The earnings may be capped. If the S&P 500 earns 8% but your policy is capped at 4%, you won’t see the full growth reflected in your cash value.
IUL policies don’t take into account dividend yields, which creates another situation in which the growth rate credited wouldn’t match the index growth — dividends are usually paid out quarterly or annually to the policyholder if the insurance company overperforms financially.
Your growing cash value may come with fees that are built into the cap rate. If you want to use your cash value, you’ll encounter restrictions and taxes if you withdraw more money than you’ve paid into the policy.
With IUL, you need to spend a lot of time studying your index options or be very comfortable with the guidance of the company from which you're buying to make an informed insurance choice.
Alternatives to indexed universal life insurance
While IUL policies can be a good option for savvy investors with estate planning and retirement needs, other options might be a better fit for you depending on your needs.
Whole life insurance
Whole life insurance also offers permanent coverage, a death benefit, and cash value. However, unlike IUL policies, the death benefit in whole life policies is guaranteed and the premiums remain the same throughout the duration of the policy.
But the main difference between both whole life and IUL is in how the cash value grows. The cash value in a whole life insurance policy grows at a fixed rate set by your insurer, which makes this type of policy more predictable and easier to manage than IUL.
Indexed universal life
Cash value accumulation
Based on a market index
Set by your insurer at a fixed rate
Term life insurance
Term life insurance is the most affordable and easier to manage life insurance option on the market. Term life lasts for a set period of time, usually between 10 and 30 years, and then it expires. Unlike IUL, it doesn’t have a cash value component — term life policies offer basic protection in the form of a guaranteed death benefit.
If you’re simply looking for a policy that provides a financial safety net for your family in the event of your death, term life can be a great fit for you. You can complement your retirement and investment with other products like index funds, high-yield savings accounts, 401(k) plans, and IRAs.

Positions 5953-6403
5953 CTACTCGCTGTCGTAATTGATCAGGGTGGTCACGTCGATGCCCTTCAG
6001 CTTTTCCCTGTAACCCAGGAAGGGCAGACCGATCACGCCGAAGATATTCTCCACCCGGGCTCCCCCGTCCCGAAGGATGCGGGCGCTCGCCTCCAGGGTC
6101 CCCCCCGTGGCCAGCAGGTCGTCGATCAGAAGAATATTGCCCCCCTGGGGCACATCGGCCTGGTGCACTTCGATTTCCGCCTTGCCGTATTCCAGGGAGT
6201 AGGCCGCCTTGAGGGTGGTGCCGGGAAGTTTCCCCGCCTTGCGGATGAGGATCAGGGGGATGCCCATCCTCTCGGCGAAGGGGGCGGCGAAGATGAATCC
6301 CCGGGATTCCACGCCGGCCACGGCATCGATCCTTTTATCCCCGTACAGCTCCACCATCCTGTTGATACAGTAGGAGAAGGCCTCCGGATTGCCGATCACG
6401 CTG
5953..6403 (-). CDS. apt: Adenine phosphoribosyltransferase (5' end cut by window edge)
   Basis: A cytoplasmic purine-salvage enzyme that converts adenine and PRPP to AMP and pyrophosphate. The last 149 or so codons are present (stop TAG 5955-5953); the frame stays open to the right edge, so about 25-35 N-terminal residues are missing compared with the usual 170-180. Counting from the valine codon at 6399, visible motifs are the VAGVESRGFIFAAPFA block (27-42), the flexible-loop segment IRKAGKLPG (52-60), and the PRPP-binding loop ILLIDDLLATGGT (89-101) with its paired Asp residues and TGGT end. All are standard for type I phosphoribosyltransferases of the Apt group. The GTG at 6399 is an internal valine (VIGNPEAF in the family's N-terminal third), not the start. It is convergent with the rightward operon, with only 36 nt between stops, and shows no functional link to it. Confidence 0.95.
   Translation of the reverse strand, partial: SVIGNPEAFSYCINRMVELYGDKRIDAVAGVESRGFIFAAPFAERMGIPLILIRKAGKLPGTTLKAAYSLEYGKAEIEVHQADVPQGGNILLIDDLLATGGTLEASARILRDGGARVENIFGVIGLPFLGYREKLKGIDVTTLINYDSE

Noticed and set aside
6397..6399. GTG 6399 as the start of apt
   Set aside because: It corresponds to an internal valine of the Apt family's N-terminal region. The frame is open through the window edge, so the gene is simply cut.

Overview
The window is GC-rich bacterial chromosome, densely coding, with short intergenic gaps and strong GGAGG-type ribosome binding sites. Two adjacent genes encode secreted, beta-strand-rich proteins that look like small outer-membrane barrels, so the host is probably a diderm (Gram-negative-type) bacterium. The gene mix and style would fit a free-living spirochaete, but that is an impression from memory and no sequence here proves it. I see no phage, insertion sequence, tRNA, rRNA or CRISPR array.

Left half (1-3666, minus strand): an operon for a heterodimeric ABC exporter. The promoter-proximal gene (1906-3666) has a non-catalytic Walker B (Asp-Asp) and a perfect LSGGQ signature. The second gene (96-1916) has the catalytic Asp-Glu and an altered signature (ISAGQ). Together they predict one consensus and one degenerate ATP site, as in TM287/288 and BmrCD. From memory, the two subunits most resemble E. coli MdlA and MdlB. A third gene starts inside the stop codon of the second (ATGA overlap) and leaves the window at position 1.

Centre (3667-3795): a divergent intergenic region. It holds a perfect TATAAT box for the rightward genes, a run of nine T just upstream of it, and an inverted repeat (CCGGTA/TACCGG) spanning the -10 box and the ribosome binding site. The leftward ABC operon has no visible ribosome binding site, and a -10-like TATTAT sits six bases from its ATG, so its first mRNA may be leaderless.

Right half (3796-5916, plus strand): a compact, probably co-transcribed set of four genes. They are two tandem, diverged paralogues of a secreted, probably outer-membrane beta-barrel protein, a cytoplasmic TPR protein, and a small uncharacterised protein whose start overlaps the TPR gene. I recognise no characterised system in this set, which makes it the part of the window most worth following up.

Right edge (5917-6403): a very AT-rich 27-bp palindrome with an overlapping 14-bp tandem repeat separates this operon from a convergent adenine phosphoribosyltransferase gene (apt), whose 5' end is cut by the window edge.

Indexed universal life
10 to 40 years
Cash value accumulation
Based on a market index
Level, more affordable
Is indexed universal life insurance worth it?
IUL can be a good option for high-net-worth individuals with complex financial and estate planning needs with higher risk tolerance. For everybody else, it isn’t worth the cost.
But whether IUL is worth it for you ultimately depends on your financial situation. Most people don’t need their life insurance policy to last their entire lives. Once you pay off debts, have few dependents, and become self-insured, it’s usually not worth continuing to pay for a policy.
If your primary goal is to replace your income and provide a financial safety net for your family, it’s hard to justify the extra costs associated with an indexed universal life insurance policy. A term life insurance policy paired with an outside investment plan is more affordable and can provide a better ROI.
Indexed universal life insurance is also complex and can be difficult to manage. It’s common for IUL policies to lapse if they’re underfunded or if the market index underperforms — so it can be hard to know exactly how well the policy will work out for you long-term.
If you’re considering purchasing indexed universal life insurance, it’s important to speak with a trusted financial professional first to make sure it’s right for you.